Juan Perez—Miami-Dade County, FL

Perez was appointed to be the Director of the Miami-Dade Police Department by Mayor Carlos A. Gimenez in 2016 and has served in the Miami-Dade Police Department since 1990. Throughout his extensive law-enforcement career, he has served as a supervisor in Police Services, Criminal Investigations, Homeland Security, Robbery, Chief in the Police Services’ South Operations Division, and as Deputy Director. The Miami-Dade Police Department has prioritized training its workforce on Crisis Intervention, so that the mentally ill persons are treated rather than incarcerated. In addition, Director Perez participates in the Re-entry Council Committee of the Miami-Dade Criminal Justice Council ensuring comprehensive local re-entry programs. He has recently developed the Youth Outreach Unit which helps at-risk children at an early age in an effort to break the cycle of violence.


Gregory P. Razo – Anchorage, AK

Razo is an Alaska Native and shareholder of Cook Inlet Region, Inc., an Alaska Native Corporation which supports his efforts to improve Alaska’s civil and criminal justice systems. He serves as Chairman of the Alaska Criminal Justice Commission charged with evaluating and making recommendations to improve criminal laws and practices, keeping in mind the goals of enhancing public safety, rehabilitation, victim restitution and reducing costs. Alaska is in the midst of omnibus criminal justice reform legislation that is based upon the Commission’s policy recommendations to the Alaska Legislature. Razo also serves as Vice Chair of the Alaska Native Justice Center tribal non-profit to address Alaska Natives’ unmet needs regarding the Alaska civil and criminal justice system in response to the increasing disproportionate rates of victimization, incarceration and other justice-related issues impacting Alaska Natives throughout Alaska.


Carrie Ann Schubert – Beaverton, OR

Schubert is the President of the Beaverton Bakery, which has been a community landmark since 1925 and in the Schubert family since 1965. The Beaverton Bakery started its Second Chance Program ten years ago but the business has been providing second chance opportunities since it was founded. The program was developed in partnership with Judge Thomas W. Kohl who presided over the Washington County Adult Drug Treatment Court. The program focuses on teaching bakery skills as part of an effort to help individuals transition back to the community after being released from prison. Since the program was founded, Beaverton Bakery has trained and hired over 200 formerly incarcerated individuals.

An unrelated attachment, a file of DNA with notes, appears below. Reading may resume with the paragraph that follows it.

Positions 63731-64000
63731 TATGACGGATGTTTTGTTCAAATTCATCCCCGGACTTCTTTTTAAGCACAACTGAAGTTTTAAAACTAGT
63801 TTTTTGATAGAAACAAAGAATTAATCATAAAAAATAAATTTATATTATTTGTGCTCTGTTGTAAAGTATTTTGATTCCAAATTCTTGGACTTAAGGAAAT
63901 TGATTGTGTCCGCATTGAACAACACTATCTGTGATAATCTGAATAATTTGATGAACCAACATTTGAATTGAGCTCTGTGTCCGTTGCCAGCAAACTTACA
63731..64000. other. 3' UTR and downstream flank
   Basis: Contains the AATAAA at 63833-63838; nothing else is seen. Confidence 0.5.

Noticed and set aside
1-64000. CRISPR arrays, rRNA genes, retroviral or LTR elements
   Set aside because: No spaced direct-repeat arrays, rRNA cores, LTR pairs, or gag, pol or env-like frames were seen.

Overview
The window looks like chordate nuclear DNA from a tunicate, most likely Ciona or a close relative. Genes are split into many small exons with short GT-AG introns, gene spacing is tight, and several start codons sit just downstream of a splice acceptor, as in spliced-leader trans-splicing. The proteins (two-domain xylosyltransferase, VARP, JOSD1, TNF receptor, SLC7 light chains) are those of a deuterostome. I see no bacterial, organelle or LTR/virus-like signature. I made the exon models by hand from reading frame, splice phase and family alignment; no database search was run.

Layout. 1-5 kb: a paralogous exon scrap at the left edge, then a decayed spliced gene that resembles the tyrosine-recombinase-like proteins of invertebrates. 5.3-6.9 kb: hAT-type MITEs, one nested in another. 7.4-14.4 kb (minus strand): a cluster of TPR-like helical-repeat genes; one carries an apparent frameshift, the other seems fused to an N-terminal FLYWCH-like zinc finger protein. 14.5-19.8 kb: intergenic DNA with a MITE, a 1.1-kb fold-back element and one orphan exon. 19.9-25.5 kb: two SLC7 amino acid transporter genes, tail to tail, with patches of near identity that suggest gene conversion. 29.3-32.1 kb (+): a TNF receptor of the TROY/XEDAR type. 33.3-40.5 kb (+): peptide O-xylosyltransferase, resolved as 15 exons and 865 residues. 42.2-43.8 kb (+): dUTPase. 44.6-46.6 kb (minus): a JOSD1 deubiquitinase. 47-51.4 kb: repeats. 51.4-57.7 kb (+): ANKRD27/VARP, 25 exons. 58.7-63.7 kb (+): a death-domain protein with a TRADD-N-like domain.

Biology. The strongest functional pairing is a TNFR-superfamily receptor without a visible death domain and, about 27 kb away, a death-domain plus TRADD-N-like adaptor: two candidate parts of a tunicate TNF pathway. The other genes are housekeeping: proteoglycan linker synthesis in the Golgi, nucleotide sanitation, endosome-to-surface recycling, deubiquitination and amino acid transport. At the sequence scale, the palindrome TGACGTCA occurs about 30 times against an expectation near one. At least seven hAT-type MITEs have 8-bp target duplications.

Robert Scott – Ithaca, NY

Robert Scott, PhD, is Executive Director of the Cornell Prison Education Program (CPEP) at Cornell University. CPEP provides college-level liberal arts education to qualified incarcerated students in upstate New York prisons. CPEP is a response to the challenge of mass incarceration in the United States: too many people in prison with too few opportunities for education and rehabilitation. CPEP demonstrates the transformative power of higher education in prison. Former students of the program have gone on to serve as role models in the community, participating in civic life and finding gainful employment in spite of the myriad challenges that face formerly incarcerated individuals. Under Robert’s tenure, the program has expanded to three prisons and is serving approximately 200 incarcerated individuals this year. Robert has also been noted for his leadership in increasing collaboration in the field, contributing to the formation of a NY statewide consortium, as well as a national consortium for higher education in prison.


Roby So – Los Angeles, CA

So is a Re-Entry Program Manager at the Executive Clemency Initiative, part of Stanford Law School’s Justice Advocacy Project. Since becoming involved in 2012, So has provided support for both federal and state inmates returning home after long sentences, often meeting them at the prison gates. Having served in California’s prison system for 12 years, he has used his experience as an inmate to help released prisoners reintegrate into society. In 2015, So was featured in a New York Times Magazine article on reintegrating the formerly incarcerated. He also serves as an example for formerly incarcerated individuals by working full time as post production supervisor in the entertainment industry, proving that hard work and determination can overcome barriers.


Sabra Williams—Los Angeles, CA

Williams is an actress and the founder and Director of The Actors’ Gang Prison Project. The Prison Project conducts eight-week theatre workshops inside the California prison system and has developed programs at The California Institution for Men, The California Institution for Women, The California Rehabilitation Center, Lancaster State Prison, Ironwood State Prison, and New Folsom Prison. As one of the only remaining arts programs inside California’s correctional system, The Prison Project fosters tolerance and nonviolent expression while significantly reducing recidivism rates.